That’s a good one. As I said, it’s kind of a Citizen Kane thing. We really worked hard to make it like Watchmen. Watchmen’s considered to be the best superhero book, so we thought this at least has to be a really good 40-page story. So I’m pretty proud of it, and Frank Quitely’s doing the most amazing work. Watchmen had the nine panel grid, so we created this eight-panel harmonic that I talked about before, and just the amount of subdivisions you can do… so I’ve been driving him nuts by dividing panels into 150 and things like that. (laughs). But one of the things we’ve done to make it more like the Watchmen experience was I wrote this giant script, so Quitely’s been looking at these things, and some panel descriptions are like five pages long. It’s quite hard to do that, you know, but I really worked at it. He’s just been sitting there with his head in his hands trying to get through this script. So that one’s pretty good, but honestly, I love all of them. I’ve seen the artwork now, and every single artist has done what I think is some of the best work of their career. The Chris Sprouse book is really great insane pulp. We’ve got zombie paratroops.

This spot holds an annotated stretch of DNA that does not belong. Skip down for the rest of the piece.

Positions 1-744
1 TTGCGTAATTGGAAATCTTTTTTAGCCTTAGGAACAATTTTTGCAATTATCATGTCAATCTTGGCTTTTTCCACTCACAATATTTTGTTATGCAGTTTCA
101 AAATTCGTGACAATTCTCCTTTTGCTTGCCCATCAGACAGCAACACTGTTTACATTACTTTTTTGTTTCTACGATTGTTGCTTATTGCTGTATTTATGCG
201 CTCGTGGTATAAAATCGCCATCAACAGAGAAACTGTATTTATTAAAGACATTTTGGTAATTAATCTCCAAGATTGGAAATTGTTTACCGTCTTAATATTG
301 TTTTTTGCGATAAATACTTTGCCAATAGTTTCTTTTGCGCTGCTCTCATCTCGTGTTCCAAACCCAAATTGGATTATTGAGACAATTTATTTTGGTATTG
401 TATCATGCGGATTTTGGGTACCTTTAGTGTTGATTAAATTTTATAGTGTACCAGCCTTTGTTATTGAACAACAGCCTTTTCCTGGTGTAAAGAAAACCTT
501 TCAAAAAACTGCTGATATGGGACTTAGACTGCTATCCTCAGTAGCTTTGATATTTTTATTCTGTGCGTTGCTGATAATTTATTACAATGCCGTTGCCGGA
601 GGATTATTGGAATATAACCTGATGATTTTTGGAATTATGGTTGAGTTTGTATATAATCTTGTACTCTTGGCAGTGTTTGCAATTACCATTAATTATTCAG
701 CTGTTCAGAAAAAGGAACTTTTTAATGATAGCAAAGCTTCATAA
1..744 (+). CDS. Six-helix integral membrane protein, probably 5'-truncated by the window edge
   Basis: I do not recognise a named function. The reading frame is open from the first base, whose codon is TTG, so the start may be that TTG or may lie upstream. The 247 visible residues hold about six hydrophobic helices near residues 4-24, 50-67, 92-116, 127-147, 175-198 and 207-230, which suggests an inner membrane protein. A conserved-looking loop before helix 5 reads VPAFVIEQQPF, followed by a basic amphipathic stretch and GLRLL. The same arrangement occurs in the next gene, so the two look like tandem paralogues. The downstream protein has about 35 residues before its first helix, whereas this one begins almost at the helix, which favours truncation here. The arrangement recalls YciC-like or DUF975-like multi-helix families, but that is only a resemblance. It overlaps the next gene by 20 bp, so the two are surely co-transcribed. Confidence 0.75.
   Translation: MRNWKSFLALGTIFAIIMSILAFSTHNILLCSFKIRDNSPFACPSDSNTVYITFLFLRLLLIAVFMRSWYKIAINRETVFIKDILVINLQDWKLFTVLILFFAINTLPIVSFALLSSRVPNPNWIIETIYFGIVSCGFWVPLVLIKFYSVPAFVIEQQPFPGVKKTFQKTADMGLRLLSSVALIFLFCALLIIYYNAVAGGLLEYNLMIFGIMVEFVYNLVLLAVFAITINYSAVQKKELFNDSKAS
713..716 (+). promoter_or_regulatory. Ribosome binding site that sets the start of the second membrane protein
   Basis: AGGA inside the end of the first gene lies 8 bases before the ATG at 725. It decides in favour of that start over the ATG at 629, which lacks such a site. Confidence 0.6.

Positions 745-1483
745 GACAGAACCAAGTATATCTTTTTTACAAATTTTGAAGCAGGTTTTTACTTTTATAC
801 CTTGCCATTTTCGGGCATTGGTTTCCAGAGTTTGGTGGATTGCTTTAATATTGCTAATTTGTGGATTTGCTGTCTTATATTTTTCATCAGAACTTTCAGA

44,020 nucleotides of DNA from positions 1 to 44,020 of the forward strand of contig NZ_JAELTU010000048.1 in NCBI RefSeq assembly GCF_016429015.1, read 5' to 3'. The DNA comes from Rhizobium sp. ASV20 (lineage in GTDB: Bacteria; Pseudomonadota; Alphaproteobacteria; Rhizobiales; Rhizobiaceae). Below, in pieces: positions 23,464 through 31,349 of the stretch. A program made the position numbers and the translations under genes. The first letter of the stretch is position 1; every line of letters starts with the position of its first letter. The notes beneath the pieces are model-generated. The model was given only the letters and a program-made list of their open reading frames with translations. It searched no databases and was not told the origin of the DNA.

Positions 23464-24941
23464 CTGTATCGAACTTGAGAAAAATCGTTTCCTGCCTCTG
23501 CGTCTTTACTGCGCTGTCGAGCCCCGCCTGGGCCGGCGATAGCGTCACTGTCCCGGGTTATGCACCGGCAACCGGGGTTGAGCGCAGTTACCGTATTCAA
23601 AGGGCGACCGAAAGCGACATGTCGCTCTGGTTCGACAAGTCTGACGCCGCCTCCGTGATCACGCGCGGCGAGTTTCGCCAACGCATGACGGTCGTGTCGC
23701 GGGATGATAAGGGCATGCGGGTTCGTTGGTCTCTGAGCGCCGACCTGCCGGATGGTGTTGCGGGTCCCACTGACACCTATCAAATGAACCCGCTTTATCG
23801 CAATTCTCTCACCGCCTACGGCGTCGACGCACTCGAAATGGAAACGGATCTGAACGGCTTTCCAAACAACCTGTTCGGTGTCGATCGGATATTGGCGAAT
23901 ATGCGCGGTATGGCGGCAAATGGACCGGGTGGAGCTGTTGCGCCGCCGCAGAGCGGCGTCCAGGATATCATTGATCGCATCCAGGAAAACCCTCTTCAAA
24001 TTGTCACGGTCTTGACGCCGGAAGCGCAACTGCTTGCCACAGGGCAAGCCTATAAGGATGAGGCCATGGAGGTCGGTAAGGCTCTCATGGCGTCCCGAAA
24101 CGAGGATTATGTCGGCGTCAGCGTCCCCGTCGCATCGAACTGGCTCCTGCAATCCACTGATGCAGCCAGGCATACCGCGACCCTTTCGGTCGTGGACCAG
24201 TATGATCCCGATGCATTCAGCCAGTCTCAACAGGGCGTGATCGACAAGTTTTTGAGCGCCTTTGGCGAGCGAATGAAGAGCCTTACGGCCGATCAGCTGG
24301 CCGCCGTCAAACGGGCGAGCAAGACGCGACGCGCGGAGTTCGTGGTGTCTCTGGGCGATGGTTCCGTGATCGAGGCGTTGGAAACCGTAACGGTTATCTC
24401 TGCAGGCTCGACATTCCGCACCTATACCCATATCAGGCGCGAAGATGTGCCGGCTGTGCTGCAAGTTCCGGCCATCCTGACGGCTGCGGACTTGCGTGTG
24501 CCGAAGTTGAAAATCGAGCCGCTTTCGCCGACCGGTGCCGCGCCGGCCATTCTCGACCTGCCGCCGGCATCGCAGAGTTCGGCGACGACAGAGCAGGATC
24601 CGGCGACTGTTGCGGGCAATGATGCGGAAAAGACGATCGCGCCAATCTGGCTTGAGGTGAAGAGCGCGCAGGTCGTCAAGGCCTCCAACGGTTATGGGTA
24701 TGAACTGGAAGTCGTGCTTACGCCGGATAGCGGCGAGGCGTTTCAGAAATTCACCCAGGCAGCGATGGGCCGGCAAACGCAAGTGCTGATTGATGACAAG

I know, just seeing Dr. Fate with guns is amazing.

There’s that, and another big favorite is the Ben Oliver book – Ben’s about two-thirds of the way through that. It’s the super-shallow world of the children of the superheroes. It draws on all different things – those early stories of the Super-Sons that Bob Haney did all those years ago, and there’s a little bit of Kingdom Come, and a little bit of The Els in there. Again, that was one I was working away on without realizing how it was going to look, and once I’ve seen what Ben had done, it became one of my favorites. So pretty much whatever art comes in the door that day becomes my favorite book.